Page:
Many writers face this question when they come to the moment of their first publication. The struggle comes down to how they want to be known and how they want their work to be recognized.
We work hard to obtain the achievements in our lives, starting in childhood with our first trophy, our first ribbon, our first award. I remember as a 10-year old winning the Citizenship Award at Elm Grove Elementary, and how much pride I had in that achievement. What that school, teacher or my fellow students didn’t know was the struggle I faced with self-esteem living in an abusive home. That simple award helped change my identity - how I saw myself and the hope it gave me to gather the strength to overcome my situation. The Perfect Attendance or Honor Roll Award didn’t do the same thing for me, because those awards were completely in my control, and ones I received every year. But, the Citizenship Award was given by a teacher by choice to a student that showed great promise and a good nature. It was unexpected and that much more appreciated. I’m proud of that award, as I am with every other award, trophy, degree and ribbon I’ve earned and received since. So, it’s only natural that I want to carry the same name in which those awards were inscribed. It’s part of my resume, my identity, my accomplishment. I want the world to see that it’s the same person who also wrote my manuscript. But, is that the best choice for my work?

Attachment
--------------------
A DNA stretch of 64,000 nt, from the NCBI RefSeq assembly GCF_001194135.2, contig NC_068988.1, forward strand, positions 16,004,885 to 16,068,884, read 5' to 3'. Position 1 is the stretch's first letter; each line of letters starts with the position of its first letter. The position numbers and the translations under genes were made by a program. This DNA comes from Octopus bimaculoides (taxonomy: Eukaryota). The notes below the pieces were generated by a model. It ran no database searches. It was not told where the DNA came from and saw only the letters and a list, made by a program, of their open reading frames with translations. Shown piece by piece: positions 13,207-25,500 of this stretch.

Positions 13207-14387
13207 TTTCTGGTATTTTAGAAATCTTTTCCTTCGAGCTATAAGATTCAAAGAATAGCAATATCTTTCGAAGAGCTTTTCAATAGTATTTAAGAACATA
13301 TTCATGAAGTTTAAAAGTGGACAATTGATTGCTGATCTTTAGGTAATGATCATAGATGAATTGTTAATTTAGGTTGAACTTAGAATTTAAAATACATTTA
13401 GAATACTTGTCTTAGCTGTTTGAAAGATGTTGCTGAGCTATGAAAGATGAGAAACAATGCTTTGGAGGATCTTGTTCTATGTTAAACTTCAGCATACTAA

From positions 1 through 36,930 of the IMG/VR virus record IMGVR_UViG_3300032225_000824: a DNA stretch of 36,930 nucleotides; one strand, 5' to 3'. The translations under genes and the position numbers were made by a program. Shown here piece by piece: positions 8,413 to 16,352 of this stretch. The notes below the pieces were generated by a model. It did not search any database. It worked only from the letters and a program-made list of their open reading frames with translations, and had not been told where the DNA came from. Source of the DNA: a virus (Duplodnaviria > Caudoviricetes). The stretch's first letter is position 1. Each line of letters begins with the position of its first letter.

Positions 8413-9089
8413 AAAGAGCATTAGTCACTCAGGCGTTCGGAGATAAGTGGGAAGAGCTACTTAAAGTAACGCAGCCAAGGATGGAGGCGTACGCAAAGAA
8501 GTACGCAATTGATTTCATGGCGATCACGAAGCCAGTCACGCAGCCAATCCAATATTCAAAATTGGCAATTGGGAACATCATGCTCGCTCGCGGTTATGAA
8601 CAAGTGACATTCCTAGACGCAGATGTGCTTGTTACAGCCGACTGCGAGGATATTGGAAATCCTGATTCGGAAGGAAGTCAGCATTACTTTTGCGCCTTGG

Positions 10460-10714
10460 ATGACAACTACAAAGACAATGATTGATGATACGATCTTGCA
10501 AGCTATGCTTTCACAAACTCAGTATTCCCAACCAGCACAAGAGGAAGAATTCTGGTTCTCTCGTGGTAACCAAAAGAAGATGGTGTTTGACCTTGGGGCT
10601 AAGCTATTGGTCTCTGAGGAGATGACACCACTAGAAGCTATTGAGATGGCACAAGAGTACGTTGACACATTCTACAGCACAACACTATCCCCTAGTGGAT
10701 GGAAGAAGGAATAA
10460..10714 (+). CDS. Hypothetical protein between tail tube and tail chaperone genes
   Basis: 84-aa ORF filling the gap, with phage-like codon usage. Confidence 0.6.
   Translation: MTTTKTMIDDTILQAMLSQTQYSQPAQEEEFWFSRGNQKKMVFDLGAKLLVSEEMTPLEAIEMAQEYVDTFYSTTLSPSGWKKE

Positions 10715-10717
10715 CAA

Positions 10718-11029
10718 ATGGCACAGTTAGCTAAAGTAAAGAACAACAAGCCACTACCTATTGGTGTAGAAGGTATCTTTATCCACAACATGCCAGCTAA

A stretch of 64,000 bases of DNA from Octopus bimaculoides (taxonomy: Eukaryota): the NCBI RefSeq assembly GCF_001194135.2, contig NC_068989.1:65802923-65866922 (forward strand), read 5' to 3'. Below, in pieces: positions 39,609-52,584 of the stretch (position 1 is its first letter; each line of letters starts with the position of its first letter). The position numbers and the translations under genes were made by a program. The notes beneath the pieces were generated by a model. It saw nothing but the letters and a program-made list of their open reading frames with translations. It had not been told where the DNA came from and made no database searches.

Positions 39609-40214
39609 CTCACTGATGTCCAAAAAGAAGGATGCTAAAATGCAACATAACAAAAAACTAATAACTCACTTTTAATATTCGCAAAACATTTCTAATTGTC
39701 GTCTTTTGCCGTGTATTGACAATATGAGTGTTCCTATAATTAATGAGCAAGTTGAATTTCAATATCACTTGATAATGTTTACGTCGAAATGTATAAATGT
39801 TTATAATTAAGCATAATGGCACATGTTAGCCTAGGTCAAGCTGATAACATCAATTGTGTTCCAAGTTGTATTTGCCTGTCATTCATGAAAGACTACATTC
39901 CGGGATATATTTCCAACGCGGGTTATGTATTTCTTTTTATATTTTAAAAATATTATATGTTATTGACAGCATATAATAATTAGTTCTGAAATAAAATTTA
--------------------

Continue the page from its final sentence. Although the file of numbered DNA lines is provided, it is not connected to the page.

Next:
Another achievement that I’m proud of is my business and marketing experience. I’ve gained a lot of knowledge in this field and an understanding of how things work, and learned early on the importance of knowing Product vs. Market. In the publishing universe that would be Authors vs. Readers. As an author, I MUST understand that when I become published, when my name is plastered across the cover of my manuscript, that name becomes a product. I must think of it from that point forward as a product, one that must be packaged and marketed to my target audience (consumer). While I’m a writer; an artist, my books and name are now a product; one that needs an audience; a consumer. I am now a public figure, a marketable product. If I want to keep the person separate from the product, then I need to use a pseudonym. If my personal identity (profession, celebrity status, expertise, etc.) IS my marketing strategy, then I won’t use a pseudonym. That’s about as simple as I can make it.
Are YOU a marketable product? That should be the question one asks when considering using a pseudonym.
Till next time,
~T.L. Gray (My Pseudonym)